December 12, 2017

    European governments are knowingly complicit in the torture and abuse of tens of thousands of refugees and migrants detained by Libyan immigration authorities in appalling conditions in Libya, said Amnesty International in a report published today, in the wake of global outrage over the sale of migrants in Libya.

    ‘Libya’s dark web of collusion’ details how European governments are actively supporting a sophisticated system of abuse and exploitation of refugees and migrants by the Libyan Coast Guard, detention authorities and smugglers in order to prevent people from crossing the Mediterranean.

    “Hundreds of thousands of refugees and migrants trapped in Libya are at the mercy of Libyan authorities, militias, armed groups and smugglers often working seamlessly together for financial gain. Tens of thousands are kept indefinitely in overcrowded detention centres where they are subjected to systematic abuse,” said John Dalhuisen, Amnesty International’s Europe Director.

    December 11, 2017

    New virtual reality film Forced to Flee drives home dire situation of Rohingya refugees

    December 05, 2017

    Responding to the failed attempt by China, Philippines and Burundi to vote down a UN Human Rights Council resolution on the situation of the Rohingya and other minorities in Myanmar, Nicholas Bequelin, East Asia Director at Amnesty International, said:

    “The adoption of today’s resolution demonstrates the broad international concern about the hundreds of thousands of Rohingya people so brutally impacted by the ongoing crimes against humanity in Myanmar’s Rakhine State. By voting against it, China and others showed how woefully out of step they are with world opinion on the crisis.

    “China has the diplomatic, humanitarian and economic resources to make a real difference in the lives of the Rohingya. But its current maneuvering simply seeks to intervene only to preserve impunity for horrific crimes.

    November 29, 2017
    No Life for a Child

    On 6 November 2017, Public Safety Minister Ralph Goodale released new directions aimed to keep children out of Canada's immigration detention system.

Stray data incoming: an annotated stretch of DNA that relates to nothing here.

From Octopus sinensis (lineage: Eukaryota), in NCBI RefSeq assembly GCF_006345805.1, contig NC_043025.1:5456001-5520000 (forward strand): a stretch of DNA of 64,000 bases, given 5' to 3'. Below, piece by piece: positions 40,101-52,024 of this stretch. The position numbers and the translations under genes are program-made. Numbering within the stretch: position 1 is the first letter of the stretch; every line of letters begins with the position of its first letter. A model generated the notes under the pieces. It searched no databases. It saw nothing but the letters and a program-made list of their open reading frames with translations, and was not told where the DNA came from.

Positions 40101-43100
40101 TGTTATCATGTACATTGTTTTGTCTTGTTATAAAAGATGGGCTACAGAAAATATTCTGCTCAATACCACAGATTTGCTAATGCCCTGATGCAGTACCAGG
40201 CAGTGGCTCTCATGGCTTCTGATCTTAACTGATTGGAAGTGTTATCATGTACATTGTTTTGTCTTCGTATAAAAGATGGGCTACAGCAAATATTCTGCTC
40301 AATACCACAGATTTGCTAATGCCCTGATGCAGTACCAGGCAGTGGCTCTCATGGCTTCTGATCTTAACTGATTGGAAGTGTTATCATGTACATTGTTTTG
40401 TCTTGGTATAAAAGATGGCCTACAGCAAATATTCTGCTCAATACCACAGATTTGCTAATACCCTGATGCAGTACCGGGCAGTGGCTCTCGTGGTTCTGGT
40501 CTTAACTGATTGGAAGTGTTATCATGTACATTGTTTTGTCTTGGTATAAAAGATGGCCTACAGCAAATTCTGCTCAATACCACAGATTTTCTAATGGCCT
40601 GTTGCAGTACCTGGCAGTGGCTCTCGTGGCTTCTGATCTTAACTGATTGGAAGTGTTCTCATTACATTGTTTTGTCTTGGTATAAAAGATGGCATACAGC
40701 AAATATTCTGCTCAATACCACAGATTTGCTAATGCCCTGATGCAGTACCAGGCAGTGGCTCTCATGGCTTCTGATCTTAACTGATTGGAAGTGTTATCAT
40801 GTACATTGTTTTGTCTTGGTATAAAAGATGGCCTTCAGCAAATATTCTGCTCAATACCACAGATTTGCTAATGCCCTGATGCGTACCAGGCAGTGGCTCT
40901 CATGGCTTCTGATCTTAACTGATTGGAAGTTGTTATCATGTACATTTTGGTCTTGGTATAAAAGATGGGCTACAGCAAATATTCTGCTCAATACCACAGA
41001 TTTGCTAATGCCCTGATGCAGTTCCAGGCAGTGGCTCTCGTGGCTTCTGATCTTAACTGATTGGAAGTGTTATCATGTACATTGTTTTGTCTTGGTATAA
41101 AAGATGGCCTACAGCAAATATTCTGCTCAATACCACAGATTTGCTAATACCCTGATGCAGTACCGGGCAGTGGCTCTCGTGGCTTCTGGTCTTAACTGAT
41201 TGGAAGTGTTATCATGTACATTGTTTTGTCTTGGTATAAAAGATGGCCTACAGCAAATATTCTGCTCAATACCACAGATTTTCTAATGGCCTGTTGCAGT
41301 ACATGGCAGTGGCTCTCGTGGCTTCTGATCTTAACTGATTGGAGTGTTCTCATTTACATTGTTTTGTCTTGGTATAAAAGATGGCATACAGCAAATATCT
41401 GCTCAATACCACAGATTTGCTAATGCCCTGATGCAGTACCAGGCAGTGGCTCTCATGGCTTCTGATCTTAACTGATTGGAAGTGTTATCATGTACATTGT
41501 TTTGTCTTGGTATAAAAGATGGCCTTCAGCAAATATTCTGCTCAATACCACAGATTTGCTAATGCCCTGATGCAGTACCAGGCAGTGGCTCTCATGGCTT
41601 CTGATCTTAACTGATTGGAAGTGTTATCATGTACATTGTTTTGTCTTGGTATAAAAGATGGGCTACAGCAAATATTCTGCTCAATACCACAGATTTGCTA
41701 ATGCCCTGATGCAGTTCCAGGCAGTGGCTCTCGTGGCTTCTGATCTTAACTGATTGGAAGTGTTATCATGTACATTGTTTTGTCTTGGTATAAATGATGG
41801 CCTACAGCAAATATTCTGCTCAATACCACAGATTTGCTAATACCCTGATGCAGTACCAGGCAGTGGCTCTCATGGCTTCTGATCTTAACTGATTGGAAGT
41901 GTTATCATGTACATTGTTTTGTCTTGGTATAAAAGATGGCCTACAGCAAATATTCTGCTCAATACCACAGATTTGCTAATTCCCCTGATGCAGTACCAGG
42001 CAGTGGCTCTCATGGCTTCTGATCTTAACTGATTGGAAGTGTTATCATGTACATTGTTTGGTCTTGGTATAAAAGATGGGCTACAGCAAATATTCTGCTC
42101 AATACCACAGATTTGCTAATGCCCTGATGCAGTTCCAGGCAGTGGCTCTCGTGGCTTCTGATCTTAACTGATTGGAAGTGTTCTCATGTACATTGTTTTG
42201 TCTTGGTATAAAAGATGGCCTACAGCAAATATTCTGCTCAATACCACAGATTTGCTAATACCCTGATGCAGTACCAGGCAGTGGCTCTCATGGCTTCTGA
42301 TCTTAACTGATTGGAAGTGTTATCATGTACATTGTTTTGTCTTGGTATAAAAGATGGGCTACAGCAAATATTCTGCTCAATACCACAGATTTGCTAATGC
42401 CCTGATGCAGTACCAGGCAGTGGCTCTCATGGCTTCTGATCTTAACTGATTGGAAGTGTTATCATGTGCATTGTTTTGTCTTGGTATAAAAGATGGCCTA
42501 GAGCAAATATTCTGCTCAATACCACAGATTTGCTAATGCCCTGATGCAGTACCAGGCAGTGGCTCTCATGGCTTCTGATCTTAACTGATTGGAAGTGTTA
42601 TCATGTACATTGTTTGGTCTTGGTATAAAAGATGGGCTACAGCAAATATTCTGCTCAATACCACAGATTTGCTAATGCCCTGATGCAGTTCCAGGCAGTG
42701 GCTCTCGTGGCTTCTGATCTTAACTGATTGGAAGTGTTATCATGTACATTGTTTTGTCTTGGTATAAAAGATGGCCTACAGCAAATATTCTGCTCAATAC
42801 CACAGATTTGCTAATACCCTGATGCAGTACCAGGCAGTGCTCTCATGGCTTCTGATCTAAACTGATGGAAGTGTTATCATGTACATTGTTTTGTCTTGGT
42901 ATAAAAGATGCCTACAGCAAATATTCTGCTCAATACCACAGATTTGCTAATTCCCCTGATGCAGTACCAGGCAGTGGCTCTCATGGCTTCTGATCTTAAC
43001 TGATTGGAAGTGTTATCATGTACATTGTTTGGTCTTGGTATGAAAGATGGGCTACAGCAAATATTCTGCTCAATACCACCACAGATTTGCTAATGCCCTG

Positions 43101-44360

“The key objective of the Ministerial Direction is to – as much as humanly possible – keep children out of detention, and keep families together. The Ministerial Direction makes it clear that the Best Interests of the Child must be given primary consideration. This will be achieved by actively and continuously seeking alternatives to detention when unconditional release is inappropriate.”

    The directive is welcome; detention is never in the best interests of children and it is shocking that children are detained for immigration purposes in Canada, even for short periods of time.

    Amnesty International and many other human rights groups in Canada have actively campaigned to keep children out of immigration detention. Several thousand Amnesty International members and supporters signed petitions and called on the Minister to stop detaining children for immigration purposes.

    November 23, 2017

    Responding to the news that the Papua New Guinea authorities have sent in immigration officials armed with sticks and knives into the Lombrum refugee detention centre at around 8.00am on Thursday 23 November on Manus Island, Papua New Guinea, Amnesty International said:

    “The risks of serious injury if the authorities use force now is completely foreseeable. The government is knowingly placing the refugees at risk,” said Kate Schuetze, Amnesty International’s Pacific Researcher who has just returned from Manus.

    “There is no justification for this action. International law and standards demand that refugees enjoy international protection. The country where they sought refuge – Australia - has violated their rights at every turn. PNG has aided and enabled Australia’s policy of cruelty and degradation of the refugees. Now the PNG authorities are putting their lives at risk.”

    November 22, 2017

    An AI USA Release

    Secretary of State Rex Tillerson called the sustained and systemic attacks on the Rohingya population by the Myanmar military “ethnic cleansing” today in an acknowledgment of the nature of the humanitarian crisis. He also called for an independent probe into north Rakhine State. The announcement comes a week after promising an additional $47 million in humanitarian aid.